In November 2012, San Francisco voters passed Proposition E, The Gross Receipts Tax and Business Registration Fees Ordinance (the Gross Receipts Tax). The changes went into effect on January 1, 2014, and it is important to be aware of the new tax and how it will affect your business. The measure is intended to replace, over time, San Francisco’s 1.5% payroll expense tax. In short, a phasing out of the current payroll tax will begin in 2014, and by 2018, businesses in the City of San Francisco (the City) will file Gross Receipts Tax returns and pay the annual Gross Receipts Tax, which will be measured by the business’s gross receipts from all taxable business activities attributable to the City.
Impact on Financial Services, Funds, Investment Managers, etc.
In 2014, affected businesses will pay the Gross Receipts Tax at 10% of the rates approved by voters; this increases to 25% in 2015, 50% in 2016, 75% in 2017, and 100% in 2018. For businesses in the financial services industry, the tax, once fully phased in, is expected to be imposed at rates between 0.40% (for gross receipts up to $1 million) and 0.56% (for gross receipts in excess of $25 million), as shown in the table below.
Click here to view table.
Taxpayers deriving gross receipts from business activities both from within the City and outside the City are required to allocate or apportion their taxable gross receipts in accordance with the new rules, which could be an onerous task. This is particularly true, because for some taxpayers, this means filing as a unitary business in San Francisco and apportioning receipts on either a US or worldwide basis.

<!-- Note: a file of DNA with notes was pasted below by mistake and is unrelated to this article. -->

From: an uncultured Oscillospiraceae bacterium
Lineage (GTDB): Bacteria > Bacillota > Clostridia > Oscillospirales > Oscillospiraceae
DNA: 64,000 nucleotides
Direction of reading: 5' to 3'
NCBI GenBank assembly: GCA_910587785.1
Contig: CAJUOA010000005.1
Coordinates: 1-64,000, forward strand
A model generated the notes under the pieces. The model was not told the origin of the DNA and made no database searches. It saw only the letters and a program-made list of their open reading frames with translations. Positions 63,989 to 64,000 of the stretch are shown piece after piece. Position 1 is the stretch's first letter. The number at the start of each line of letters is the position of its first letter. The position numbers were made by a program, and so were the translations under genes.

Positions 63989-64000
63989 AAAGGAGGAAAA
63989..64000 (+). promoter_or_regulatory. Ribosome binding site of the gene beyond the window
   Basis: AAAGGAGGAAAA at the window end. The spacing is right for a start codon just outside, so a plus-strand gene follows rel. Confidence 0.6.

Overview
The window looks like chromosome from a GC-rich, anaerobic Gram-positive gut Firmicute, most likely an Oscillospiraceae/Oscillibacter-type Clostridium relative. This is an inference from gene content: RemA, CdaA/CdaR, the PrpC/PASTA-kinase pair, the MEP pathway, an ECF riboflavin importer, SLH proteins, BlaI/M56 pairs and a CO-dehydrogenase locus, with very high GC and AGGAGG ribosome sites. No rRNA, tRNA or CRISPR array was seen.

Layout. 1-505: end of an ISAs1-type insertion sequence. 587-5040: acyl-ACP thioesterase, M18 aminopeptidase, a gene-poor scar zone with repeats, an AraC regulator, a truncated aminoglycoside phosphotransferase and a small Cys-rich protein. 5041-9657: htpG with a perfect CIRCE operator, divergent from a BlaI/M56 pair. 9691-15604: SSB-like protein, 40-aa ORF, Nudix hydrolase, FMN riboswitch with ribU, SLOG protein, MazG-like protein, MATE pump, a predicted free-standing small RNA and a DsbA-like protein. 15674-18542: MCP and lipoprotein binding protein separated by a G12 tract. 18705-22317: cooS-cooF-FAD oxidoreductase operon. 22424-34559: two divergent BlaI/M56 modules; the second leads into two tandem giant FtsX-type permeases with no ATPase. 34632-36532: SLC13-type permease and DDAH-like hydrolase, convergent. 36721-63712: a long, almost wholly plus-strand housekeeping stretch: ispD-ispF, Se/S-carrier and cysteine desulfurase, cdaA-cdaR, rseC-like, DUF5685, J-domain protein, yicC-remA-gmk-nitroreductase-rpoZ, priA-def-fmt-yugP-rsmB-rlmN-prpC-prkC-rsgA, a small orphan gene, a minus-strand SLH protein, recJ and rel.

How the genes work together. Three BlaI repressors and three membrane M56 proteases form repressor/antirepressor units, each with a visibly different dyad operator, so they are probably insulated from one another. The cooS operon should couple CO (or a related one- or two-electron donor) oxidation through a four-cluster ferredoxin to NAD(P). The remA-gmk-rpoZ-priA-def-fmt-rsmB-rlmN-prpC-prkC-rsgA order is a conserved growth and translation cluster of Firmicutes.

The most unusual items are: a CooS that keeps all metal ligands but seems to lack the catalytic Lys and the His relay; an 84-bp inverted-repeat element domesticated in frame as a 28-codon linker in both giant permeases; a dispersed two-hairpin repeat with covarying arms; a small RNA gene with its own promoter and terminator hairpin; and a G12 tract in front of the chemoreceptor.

What are gross receipts?
- Under the ordinance, “gross receipts” include, but are not limited to, “amounts derived from sales, services, dealings in property, interest, rent, royalties, dividends, licensing fees, other fees, commissions and distributed amounts from other business entities.” S.F. Bus. & Tax Regs., § 952.3.
- Furthermore, “gross receipts” include but are not limited to all amounts that constitute gross income for federal income tax purposes. Id. This means that federal gross income likely will be the starting point for the Gross Receipts Tax calculation purposes, but the entire universe of what constitutes “gross receipts” is likely to be the subject of debate.
- Gross receipts do not include certain “investment receipts,” which are defined to include interest, dividends, capital gains, other amounts from financial instruments, and distributions from business entities, but only to the extent that such receipts are derived exclusively from the investment of capital and not from the provision of services.
- Gross receipts also do not include allocations of income or gain, or distributions from an entity treated as a pass-through entity for federal income tax purposes, but only to the extent that such allocations or distributions are derived exclusively from an investment in such entity and are not from the provision of services to such entity.
- Given that a manager’s fee income and certain special profit allocations are not derived from the investment of capital, they may be treated as taxable gross receipts.
- Moreover, capital interests, profits interests and carried interests that were received in exchange for services (including in connection with the waiver of a management fee) may be caught by the Gross Receipts Tax.
- However, generally speaking, any gross receipts of a pass-through entity subject to the tax at the entity level are not again taxed at the owner level.